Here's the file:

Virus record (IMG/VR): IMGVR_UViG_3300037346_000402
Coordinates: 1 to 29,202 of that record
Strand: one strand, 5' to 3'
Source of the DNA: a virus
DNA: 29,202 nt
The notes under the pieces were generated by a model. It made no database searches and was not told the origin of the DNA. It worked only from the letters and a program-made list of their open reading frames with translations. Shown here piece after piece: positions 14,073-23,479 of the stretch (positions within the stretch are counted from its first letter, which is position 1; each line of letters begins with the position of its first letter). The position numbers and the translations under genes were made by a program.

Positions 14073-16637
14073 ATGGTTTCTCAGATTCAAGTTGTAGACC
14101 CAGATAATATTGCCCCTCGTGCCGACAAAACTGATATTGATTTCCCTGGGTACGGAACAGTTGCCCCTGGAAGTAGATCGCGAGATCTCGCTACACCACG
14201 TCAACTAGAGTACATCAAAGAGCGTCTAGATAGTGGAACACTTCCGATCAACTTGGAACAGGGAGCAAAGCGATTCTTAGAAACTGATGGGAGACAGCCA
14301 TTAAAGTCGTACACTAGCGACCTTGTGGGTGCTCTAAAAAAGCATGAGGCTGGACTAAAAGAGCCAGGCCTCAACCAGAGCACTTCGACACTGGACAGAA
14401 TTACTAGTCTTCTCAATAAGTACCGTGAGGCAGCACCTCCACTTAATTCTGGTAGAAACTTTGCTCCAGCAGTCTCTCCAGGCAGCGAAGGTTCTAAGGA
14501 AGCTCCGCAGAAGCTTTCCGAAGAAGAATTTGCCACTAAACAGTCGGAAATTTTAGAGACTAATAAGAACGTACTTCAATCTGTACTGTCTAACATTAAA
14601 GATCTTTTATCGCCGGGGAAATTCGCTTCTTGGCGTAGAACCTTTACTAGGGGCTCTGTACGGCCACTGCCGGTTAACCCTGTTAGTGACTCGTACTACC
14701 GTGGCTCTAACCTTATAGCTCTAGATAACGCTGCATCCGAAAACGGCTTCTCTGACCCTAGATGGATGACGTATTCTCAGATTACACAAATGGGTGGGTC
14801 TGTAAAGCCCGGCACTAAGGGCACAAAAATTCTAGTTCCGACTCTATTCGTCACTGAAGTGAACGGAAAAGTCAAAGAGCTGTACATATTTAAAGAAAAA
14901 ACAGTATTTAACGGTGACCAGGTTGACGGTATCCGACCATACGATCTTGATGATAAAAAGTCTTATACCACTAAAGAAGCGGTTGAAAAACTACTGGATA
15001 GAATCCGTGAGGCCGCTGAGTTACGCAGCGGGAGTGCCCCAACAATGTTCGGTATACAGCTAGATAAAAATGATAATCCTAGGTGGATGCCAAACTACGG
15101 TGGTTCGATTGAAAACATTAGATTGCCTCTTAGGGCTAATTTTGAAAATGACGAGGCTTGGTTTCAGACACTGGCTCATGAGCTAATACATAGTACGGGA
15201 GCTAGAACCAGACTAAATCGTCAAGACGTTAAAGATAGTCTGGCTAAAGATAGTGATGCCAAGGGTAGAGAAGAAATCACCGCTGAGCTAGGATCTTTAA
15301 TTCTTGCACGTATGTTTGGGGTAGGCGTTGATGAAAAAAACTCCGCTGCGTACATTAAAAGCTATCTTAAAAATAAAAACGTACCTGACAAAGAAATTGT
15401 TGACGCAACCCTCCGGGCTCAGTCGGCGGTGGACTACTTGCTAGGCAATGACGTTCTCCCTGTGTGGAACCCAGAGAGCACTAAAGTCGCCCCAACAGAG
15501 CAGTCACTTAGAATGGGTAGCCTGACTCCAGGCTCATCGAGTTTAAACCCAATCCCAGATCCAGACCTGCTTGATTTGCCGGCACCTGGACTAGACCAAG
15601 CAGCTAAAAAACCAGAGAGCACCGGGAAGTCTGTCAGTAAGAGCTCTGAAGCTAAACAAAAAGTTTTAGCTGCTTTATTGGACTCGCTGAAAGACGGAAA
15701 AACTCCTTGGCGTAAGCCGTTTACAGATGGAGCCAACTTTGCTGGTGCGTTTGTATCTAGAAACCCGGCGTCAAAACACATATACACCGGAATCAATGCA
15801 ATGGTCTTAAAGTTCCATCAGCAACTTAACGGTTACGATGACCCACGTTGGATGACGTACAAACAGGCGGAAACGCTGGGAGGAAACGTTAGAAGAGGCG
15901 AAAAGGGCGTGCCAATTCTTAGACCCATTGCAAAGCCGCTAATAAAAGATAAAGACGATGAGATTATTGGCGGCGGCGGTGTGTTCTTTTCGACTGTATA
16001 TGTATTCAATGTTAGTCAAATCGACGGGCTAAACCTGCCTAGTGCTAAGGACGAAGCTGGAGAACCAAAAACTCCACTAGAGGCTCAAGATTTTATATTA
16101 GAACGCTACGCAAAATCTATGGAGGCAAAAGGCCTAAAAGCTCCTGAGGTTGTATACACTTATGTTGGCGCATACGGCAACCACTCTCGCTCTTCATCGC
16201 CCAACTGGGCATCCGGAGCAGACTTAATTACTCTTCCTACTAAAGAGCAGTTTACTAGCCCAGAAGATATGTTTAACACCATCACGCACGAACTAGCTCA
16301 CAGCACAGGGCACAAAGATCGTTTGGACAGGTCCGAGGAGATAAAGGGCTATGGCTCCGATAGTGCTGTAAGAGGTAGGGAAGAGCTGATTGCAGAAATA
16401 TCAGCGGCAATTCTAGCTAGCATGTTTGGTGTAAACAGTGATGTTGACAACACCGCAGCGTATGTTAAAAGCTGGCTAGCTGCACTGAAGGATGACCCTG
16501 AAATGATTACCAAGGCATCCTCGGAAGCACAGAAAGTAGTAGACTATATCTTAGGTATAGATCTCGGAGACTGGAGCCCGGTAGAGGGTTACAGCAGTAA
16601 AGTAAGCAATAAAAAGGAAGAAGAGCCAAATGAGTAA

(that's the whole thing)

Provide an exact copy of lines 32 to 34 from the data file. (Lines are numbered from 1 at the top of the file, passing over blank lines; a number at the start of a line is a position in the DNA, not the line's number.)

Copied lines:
16401 TCAGCGGCAATTCTAGCTAGCATGTTTGGTGTAAACAGTGATGTTGACAACACCGCAGCGTATGTTAAAAGCTGGCTAGCTGCACTGAAGGATGACCCTG
16501 AAATGATTACCAAGGCATCCTCGGAAGCACAGAAAGTAGTAGACTATATCTTAGGTATAGATCTCGGAGACTGGAGCCCGGTAGAGGGTTACAGCAGTAA
16601 AGTAAGCAATAAAAAGGAAGAAGAGCCAAATGAGTAA